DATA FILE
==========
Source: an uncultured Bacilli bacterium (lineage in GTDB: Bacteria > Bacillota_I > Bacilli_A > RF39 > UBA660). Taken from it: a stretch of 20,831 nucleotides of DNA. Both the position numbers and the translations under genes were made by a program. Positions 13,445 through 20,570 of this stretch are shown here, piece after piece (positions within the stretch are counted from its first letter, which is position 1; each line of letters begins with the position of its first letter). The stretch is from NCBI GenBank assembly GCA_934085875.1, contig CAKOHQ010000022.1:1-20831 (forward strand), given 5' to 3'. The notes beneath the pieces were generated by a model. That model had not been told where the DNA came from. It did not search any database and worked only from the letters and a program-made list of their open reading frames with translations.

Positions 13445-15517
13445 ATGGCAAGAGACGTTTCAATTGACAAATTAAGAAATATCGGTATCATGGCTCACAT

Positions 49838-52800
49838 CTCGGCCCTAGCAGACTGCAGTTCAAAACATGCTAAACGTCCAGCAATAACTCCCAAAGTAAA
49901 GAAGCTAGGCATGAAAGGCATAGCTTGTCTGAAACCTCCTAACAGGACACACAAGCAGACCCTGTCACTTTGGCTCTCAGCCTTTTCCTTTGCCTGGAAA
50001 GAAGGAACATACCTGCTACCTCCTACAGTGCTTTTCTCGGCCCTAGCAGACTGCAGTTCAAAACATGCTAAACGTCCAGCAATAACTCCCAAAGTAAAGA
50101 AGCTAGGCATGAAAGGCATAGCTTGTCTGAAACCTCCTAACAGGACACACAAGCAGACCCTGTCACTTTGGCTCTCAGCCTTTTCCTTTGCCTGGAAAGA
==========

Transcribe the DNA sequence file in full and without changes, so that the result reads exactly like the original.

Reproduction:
Source: an uncultured Bacilli bacterium (lineage in GTDB: Bacteria > Bacillota_I > Bacilli_A > RF39 > UBA660). Taken from it: a stretch of 20,831 nucleotides of DNA. Both the position numbers and the translations under genes were made by a program. Positions 13,445 through 20,570 of this stretch are shown here, piece after piece (positions within the stretch are counted from its first letter, which is position 1; each line of letters begins with the position of its first letter). The stretch is from NCBI GenBank assembly GCA_934085875.1, contig CAKOHQ010000022.1:1-20831 (forward strand), given 5' to 3'. The notes beneath the pieces were generated by a model. That model had not been told where the DNA came from. It did not search any database and worked only from the letters and a program-made list of their open reading frames with translations.

Positions 13445-15517
13445 ATGGCAAGAGACGTTTCAATTGACAAATTAAGAAATATCGGTATCATGGCTCACAT

Positions 49838-52800
49838 CTCGGCCCTAGCAGACTGCAGTTCAAAACATGCTAAACGTCCAGCAATAACTCCCAAAGTAAA
49901 GAAGCTAGGCATGAAAGGCATAGCTTGTCTGAAACCTCCTAACAGGACACACAAGCAGACCCTGTCACTTTGGCTCTCAGCCTTTTCCTTTGCCTGGAAA
50001 GAAGGAACATACCTGCTACCTCCTACAGTGCTTTTCTCGGCCCTAGCAGACTGCAGTTCAAAACATGCTAAACGTCCAGCAATAACTCCCAAAGTAAAGA
50101 AGCTAGGCATGAAAGGCATAGCTTGTCTGAAACCTCCTAACAGGACACACAAGCAGACCCTGTCACTTTGGCTCTCAGCCTTTTCCTTTGCCTGGAAAGA